As stated in our review of Chicken Rescue, Ayopa Games recently released two published games last week. The Scrabble meets Tetris type of word game, W.E.L.D.E.R., developed by Highline Games, would be their other title. This world-game has already reached #1 for iPad, is the iTunes game of the week, and is pretty high in the iPod charts, along with sporting a pretty nice trailer, so we figured we’d see what all the fuss was about, and give it a try.
The basis of the game is pretty simple. Swap around tiled letters to make words consisting of 4 or more letters, removing them from the screen, gaining points, while using the fewest amount of moves. The letters are scored depending on their color, with 1 point for lightly colored tiles, 2 for medium, 4 for dark, 8 for red, and then bonus tiles which multiply your score, or give you 10 or 20 points. There’s also wooden tiles which you can double tap and make any letter you like, but they give 0 points, and remove a swap from your available swap amount (which starts off at 25). Your final word score is totaled as the total of all the tiles, multiplied by the word’s length, and then additions or multipliers of the bonuses. There is no time limit, so you’re able to take your time and really come up with the best words you can. After you come up with a certain amount of words, you’ll move on to the next level. For instance, to beat level 1, you need to make 20 words. At the end of the level, the amount of swaps you have is multiplied by 25, and that’s given to you as an end of level bonus score. Sound confusing? It’s not really. Pretty much just make as many words as you can with the fewest amount of letter swaps, and you’ll score big. But as you level up, you’re given additional kinds of swaps. Level 2 gives you 2 reverse swaps, which lets you make words in reverse, draw a line through them, and double tap the word to flip it around so that the word will be counted. More nifty little swap tricks are added as you go up in level.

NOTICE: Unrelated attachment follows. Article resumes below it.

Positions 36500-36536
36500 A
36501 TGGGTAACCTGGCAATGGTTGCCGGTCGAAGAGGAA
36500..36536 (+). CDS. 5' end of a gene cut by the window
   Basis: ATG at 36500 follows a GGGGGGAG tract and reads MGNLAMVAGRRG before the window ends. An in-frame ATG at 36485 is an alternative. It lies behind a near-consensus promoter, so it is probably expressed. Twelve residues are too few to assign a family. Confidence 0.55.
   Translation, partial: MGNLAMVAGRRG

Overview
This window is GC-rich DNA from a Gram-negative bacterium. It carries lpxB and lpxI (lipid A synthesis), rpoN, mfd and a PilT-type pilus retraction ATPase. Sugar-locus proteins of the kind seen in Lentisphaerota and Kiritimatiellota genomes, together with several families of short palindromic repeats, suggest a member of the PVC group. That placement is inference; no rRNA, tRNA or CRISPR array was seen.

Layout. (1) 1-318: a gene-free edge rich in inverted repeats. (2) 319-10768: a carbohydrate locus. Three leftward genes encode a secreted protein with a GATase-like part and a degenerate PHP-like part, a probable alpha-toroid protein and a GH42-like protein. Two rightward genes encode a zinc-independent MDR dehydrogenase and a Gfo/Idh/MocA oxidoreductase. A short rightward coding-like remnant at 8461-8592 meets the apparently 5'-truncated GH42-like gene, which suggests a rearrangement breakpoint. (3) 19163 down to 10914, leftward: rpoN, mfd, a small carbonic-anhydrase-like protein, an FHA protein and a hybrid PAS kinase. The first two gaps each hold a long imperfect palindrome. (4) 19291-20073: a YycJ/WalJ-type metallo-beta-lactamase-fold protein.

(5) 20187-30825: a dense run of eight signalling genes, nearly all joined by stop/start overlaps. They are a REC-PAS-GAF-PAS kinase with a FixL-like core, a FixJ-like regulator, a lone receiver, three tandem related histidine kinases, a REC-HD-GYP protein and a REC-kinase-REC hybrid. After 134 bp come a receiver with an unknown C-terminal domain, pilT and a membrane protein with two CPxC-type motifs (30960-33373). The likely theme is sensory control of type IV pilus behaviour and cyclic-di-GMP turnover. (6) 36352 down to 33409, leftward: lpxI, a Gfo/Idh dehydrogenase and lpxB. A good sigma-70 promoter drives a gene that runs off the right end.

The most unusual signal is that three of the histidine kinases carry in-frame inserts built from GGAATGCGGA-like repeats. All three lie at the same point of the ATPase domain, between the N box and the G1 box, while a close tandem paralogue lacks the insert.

Now, I won’t lie. I find almost all word games pretty boring. The only reason I played Scrabble with my family when I was younger was because I liked keeping score and doing all the math. The scoring system in W.E.L.D.E.R. is a very nice addition, but it’s all worked out by the game, so it really comes down to making big words. And the game is actually really enjoyable. The addition of the falling tiles that can cascade down to make more words adds an extra bit of match-3 type strategy to the mix, and figuring out how to get a high scoring tile down to make a word without using a lot of swaps by making words under that tile, and having it fall down to where you need it feels great when you get it just right.
The addition of GameCenter leader boards for highest score, total points scored, total words, total palindromes (words the same forward as reversed – level, radar…), and biggest word score, along with 47 achievements which will take quite a while to fetch, add quite a bit of challenge and replay value. The graphics, animations, and sounds don’t really mean much in a game like W.E.L.D.E.R., but they are very professional, and fleshed out. The movement of the tiles is smooth, the look of the game is great, and the sounds fit it to a T.
Some players might want to be able to make words diagonally, or in reverse/upside-down, instead of left to right and up to down, but the way swaps are added later in the game, and the different mechanics that you’re given to do as you level up adds so much more to it than making words in any direction ever could. $1.99 (sale price, W.E.L.D.E.R. will go up to $3.99 soon) is a fantastic price for the amount of gameplay you’ll get out of W.E.L.D.E.R.. Highline Games has made an amazing word game, even for people who really don’t like word games have a chance of getting hooked fairly quickly, and Ayopa Games has done a great job seeing the potential in the title, and publishing it. Hopefully we’ll see more great games from both from developer and publisher in the future, because W.E.L.D.E.R. carries with it a lot of future potential. Just giving it a try might end up changing your perception of word games.
W.E.L.D.E.R. gets a score of 5 out of 5.